'You want to demoralise forces?' Amit Shah questions AFSPA proposals in Congress manifesto
The Congress, which released its election manifesto on Tuesday, promised to amend the Armed Forces (Special Powers) Act or the AFSPA, that grants special powers to the Indian armed forces in 'insurgency-hit areas', if the party came to power after the ensuing Lok Sabha elections.
"In their recent manifesto, the Congress has proposed to tone down AFSPA in J&K. Do they want to demoralize the forces and their personnel?" Shah said while addressing a public meeting in Tamil Nadu's Tuticorin.
The Congress said in the manifesto, "Amend the Armed Forces (Special Powers) Act, 1958 in order to strike a balance between the powers of security forces and the human rights of citizens and to remove immunity for enforced disappearance, sexual violence and torture." It said suitable changes will be made in the text of the laws to balance the requirements of security and the protection of human rights.
Taking potshots at the Congress, Shah said Rahul Gandhi may have had Karti Chidambaram in mind when he recently spoke of giving bail to people --in his party manifesto-- and not lodging them in prisons.
"Congress has promised to amend the Code of Criminal procedure. Rahul Gandhi is saying that everyone should get bail. I want to ask him, is it your effort to save your corrupt people like Karti Chidambaram?" Shah asked. In its manifesto, Congress dwelt on amending the Code of Criminal Procedure and promised to release immediately all remand and under trial prisoners facing charges punishable with imprisonment of three years or less.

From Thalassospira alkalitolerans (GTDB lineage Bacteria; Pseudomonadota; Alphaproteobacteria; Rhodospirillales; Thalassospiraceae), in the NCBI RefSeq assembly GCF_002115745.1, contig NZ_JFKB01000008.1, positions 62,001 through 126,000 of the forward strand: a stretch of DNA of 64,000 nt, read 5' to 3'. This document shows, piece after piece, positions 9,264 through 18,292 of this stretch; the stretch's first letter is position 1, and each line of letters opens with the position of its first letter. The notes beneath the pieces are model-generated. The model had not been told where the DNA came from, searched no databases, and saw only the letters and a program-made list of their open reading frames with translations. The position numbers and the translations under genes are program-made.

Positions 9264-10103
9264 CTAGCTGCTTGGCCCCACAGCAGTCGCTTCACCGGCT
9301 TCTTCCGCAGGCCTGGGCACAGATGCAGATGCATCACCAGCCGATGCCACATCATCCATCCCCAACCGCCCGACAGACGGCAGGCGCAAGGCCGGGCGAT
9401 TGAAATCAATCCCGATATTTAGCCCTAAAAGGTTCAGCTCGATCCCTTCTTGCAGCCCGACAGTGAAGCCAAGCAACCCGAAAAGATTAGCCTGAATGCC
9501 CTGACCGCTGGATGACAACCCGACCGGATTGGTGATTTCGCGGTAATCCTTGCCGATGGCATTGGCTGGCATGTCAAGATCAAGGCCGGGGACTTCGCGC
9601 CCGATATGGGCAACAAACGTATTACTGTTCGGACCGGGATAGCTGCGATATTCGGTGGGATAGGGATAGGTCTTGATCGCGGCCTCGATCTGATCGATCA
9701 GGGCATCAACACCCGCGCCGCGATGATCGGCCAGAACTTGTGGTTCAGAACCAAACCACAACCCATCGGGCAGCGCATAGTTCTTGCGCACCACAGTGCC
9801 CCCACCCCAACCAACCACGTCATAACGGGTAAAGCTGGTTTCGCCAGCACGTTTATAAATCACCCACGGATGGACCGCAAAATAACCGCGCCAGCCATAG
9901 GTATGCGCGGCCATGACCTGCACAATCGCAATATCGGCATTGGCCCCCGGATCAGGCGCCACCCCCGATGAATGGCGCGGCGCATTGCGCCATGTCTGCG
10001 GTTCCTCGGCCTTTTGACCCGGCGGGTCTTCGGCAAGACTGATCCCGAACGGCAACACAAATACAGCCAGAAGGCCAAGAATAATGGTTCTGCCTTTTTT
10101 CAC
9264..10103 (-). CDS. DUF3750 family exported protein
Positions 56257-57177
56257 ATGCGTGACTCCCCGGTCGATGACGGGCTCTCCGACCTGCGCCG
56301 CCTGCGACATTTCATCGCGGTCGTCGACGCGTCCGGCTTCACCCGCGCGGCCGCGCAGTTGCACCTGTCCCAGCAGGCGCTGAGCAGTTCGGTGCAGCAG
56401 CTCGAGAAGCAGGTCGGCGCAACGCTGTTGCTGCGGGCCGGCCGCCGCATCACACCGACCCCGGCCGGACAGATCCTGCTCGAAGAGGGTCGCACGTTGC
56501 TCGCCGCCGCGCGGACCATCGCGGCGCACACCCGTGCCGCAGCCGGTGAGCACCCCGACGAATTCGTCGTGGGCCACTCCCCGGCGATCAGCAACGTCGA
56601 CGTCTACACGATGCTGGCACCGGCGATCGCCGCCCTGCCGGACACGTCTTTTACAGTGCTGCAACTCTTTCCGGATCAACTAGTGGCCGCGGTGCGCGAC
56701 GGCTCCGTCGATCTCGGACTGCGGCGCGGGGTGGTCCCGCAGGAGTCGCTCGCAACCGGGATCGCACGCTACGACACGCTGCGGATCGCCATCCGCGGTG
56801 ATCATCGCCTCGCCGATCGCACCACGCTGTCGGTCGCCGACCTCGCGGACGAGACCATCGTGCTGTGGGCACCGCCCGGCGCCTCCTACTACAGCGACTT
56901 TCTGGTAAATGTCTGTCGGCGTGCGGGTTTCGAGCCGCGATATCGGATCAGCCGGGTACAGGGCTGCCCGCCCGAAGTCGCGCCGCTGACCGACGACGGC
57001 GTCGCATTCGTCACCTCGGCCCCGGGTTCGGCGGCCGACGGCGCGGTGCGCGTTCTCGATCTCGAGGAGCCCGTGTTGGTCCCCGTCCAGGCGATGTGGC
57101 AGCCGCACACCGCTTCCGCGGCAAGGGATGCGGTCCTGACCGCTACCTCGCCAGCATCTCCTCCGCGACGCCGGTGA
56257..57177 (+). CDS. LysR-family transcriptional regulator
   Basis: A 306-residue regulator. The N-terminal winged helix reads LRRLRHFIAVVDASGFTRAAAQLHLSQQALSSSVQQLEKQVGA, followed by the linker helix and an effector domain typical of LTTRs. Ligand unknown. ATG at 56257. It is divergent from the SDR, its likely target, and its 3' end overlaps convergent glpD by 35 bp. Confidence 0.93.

Shah also hit out at National Conference leader Omar Abdullah for his "Prime Minister for Jammu and Kashmir" line and asked the people whether they supported the Kashmir leader's remarks. "Jammu and Kashmir is an integral part of India, we will never compromise on the Kashmir issue," he said.
The BJP chief demanded that Congress president Rahul Gandhi make it clear to the people if he concurred with Omar Abdullah. He expressed confidence that Modi would again become the Prime Minister and that the new government too would work for Tamil Nadu's growth alongside the State government.
About the Armed Forces (Special Powers) Act
Apart from Jammu and Kashmir, the AFSPA Act is applicable in Nagaland and Manipur and some parts of north-eastern states. According to The Disturbed Areas (Special Courts) Act, 1976, once declared 'disturbed', an area has to maintain the status quo for a minimum of three months.
Under AFSPA, the armed forces are given powers to arrest, use force and even open fire on anyone who violate the law. But over the years, civilians have levelled allegations of army excesses in the insurgency-hit areas.
Human right groups have been demanding the scrapping of the AFSPA act, claiming the law gives "sweeping powers" to the soldiers to act against civilians. Activists have also alleged extra-judicial killings in those areas where AFSPA is in force.
Notably, renowned Manipuri activist Irom Sharmila launched an indefinite fast for 16 years (2000-2016) in protest against the controversial act.
(With inputs from agencies)
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